LONDON (Reuters) - The British government announced a 7-billion-pound increase in funding for its COVID-19 testing and contact tracing system on Monday, as part of an expanded programme of mass testing and plans to test frontline staff more regularly.
The ‘Test and Trace’ system has been heavily criticised after a series of high-profile failures since its launch earlier this year, and ministers concede it has not performed as well as they had hoped.
Nevertheless, the government is banking on enhanced testing programmes as an important prong of its strategy to ease the economic burden of lockdowns and restrictions that have been implemented to control the spread of the virus.
“This strategy is backed by an additional 7 billion pounds for NHS (National Health Service) Test and Trace to increase testing and continue to improve contact tracing, taking the overall funding provided for Test and Trace this financial year to 22 billion pounds,” the government said in its COVID-19 winter plan, published on Monday.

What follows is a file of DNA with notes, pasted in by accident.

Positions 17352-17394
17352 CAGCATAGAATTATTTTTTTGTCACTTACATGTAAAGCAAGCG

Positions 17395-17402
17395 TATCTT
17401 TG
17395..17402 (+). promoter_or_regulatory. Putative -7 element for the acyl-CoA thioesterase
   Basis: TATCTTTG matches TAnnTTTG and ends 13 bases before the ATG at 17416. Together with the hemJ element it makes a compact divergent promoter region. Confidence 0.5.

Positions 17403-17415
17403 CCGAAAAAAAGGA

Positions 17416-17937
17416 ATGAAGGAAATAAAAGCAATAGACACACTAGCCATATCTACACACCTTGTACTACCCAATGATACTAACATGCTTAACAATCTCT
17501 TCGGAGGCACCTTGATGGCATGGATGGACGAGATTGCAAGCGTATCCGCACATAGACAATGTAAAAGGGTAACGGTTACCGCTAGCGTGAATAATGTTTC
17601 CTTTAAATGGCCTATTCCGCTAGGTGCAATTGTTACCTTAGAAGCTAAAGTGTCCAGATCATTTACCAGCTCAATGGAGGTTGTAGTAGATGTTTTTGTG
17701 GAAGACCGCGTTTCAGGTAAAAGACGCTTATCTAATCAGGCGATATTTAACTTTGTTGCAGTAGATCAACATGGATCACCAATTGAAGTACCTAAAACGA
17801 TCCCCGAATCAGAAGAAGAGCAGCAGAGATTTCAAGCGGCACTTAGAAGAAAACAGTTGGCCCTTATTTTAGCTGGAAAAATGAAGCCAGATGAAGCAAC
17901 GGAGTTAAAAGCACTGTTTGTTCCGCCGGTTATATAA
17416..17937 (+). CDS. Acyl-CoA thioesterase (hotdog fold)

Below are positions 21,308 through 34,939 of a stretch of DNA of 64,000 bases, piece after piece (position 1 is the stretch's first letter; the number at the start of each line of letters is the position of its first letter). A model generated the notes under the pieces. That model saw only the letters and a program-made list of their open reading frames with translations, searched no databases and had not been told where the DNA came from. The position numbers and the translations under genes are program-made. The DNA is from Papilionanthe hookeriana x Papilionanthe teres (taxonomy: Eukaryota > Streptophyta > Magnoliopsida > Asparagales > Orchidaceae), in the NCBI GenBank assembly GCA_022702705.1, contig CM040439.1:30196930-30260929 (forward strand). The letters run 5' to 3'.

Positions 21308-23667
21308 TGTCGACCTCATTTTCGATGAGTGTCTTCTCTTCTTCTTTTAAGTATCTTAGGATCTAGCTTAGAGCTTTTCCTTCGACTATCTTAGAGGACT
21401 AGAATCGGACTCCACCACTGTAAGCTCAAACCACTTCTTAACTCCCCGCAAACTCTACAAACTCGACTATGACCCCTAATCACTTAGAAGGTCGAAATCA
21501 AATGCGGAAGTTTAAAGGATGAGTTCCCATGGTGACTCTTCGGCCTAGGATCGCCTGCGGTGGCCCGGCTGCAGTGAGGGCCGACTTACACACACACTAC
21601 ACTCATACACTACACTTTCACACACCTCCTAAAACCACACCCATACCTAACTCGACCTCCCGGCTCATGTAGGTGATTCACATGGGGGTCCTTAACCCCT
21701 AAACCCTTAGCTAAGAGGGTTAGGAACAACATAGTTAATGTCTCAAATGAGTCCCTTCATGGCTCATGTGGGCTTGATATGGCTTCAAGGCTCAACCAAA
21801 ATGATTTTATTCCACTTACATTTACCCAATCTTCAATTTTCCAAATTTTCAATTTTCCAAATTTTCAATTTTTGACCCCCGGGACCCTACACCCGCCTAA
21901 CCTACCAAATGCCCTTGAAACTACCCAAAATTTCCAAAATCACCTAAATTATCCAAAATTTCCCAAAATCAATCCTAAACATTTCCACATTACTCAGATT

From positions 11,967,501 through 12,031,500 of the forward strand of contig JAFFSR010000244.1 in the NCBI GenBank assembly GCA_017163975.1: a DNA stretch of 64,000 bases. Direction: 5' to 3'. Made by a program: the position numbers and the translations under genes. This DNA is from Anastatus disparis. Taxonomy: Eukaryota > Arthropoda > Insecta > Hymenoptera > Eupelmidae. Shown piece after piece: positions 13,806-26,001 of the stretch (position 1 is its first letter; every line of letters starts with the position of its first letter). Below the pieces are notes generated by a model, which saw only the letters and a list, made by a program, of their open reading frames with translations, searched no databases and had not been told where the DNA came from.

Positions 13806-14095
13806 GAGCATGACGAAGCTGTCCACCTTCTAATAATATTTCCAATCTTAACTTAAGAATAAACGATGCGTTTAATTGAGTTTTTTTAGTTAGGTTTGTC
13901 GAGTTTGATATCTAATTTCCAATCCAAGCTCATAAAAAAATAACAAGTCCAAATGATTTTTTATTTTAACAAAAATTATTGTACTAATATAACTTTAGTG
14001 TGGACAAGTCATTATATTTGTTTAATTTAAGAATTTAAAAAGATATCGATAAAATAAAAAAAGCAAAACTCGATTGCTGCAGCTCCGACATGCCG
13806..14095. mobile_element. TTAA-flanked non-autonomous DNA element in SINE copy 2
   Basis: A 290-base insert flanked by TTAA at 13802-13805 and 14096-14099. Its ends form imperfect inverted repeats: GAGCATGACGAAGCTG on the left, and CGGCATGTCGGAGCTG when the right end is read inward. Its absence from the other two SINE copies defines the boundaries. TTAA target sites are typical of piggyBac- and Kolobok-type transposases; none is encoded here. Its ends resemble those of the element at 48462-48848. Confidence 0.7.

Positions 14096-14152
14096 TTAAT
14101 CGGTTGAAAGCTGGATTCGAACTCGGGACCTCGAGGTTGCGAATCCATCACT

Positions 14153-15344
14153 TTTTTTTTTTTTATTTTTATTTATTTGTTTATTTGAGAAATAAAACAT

The government wants to roll-out rapid testing to frontline healthcare, social care and other high risk staff, and expand pilot programmes which have sought to test large numbers of people in a single area to identify asymptomatic cases.
Prime Minister Boris Johnson set out new measures on Monday to replace a COVID-19 lockdown in England from Dec. 2, reinforcing a previous regional approach to try to reopen businesses where infection rates are lower.
Reporting by William James, editing by Estelle Shirbon and Timothy Heritage
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